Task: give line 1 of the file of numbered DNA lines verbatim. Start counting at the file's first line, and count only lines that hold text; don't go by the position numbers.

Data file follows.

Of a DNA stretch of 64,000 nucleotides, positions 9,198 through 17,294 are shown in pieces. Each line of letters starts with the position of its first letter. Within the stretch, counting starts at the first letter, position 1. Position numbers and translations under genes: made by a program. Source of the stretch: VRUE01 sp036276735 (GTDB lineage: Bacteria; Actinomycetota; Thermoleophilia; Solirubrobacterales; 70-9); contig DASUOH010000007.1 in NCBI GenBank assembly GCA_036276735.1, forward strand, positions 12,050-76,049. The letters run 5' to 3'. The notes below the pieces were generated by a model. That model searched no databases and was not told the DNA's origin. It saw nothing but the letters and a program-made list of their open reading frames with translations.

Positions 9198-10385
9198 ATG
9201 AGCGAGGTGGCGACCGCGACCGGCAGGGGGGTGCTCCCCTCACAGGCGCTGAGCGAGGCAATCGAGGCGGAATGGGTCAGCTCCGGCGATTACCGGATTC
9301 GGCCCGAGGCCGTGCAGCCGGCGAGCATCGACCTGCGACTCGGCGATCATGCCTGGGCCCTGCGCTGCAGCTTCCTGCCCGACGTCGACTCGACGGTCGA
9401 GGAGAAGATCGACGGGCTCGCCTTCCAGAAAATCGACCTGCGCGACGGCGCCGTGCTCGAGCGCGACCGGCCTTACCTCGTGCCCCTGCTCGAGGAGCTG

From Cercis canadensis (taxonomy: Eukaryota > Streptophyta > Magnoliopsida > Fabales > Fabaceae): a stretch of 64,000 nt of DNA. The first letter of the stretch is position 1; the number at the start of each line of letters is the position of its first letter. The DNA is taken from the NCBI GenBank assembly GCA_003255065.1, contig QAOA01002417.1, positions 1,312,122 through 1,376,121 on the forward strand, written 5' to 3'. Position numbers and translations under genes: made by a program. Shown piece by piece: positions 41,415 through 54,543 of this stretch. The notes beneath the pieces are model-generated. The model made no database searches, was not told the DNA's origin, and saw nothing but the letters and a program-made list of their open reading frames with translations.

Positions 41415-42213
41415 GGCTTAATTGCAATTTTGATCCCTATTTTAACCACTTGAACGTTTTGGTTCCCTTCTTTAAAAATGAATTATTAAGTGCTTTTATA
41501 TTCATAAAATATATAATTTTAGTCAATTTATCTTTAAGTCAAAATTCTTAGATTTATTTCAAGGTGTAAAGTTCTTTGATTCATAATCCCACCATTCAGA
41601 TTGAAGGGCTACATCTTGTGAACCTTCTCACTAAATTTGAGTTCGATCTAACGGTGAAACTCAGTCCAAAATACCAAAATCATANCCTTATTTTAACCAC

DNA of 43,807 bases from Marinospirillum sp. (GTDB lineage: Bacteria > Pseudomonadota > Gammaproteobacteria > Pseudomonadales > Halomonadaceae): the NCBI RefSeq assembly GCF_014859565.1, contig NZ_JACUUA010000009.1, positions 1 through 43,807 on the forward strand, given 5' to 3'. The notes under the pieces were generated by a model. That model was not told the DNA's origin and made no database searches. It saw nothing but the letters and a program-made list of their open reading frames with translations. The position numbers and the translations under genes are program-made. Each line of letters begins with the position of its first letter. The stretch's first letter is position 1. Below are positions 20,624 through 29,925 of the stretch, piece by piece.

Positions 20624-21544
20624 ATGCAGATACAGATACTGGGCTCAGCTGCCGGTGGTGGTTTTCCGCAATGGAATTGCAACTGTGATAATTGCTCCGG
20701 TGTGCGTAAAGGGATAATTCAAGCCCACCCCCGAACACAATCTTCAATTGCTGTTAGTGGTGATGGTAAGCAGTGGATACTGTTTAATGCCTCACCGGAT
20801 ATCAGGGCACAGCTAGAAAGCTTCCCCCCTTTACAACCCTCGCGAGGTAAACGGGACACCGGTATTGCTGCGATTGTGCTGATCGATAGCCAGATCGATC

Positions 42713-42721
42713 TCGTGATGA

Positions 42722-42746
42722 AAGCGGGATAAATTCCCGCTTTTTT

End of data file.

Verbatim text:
Of a DNA stretch of 64,000 nucleotides, positions 9,198 through 17,294 are shown in pieces. Each line of letters starts with the position of its first letter. Within the stretch, counting starts at the first letter, position 1. Position numbers and translations under genes: made by a program. Source of the stretch: VRUE01 sp036276735 (GTDB lineage: Bacteria; Actinomycetota; Thermoleophilia; Solirubrobacterales; 70-9); contig DASUOH010000007.1 in NCBI GenBank assembly GCA_036276735.1, forward strand, positions 12,050-76,049. The letters run 5' to 3'. The notes below the pieces were generated by a model. That model searched no databases and was not told the DNA's origin. It saw nothing but the letters and a program-made list of their open reading frames with translations.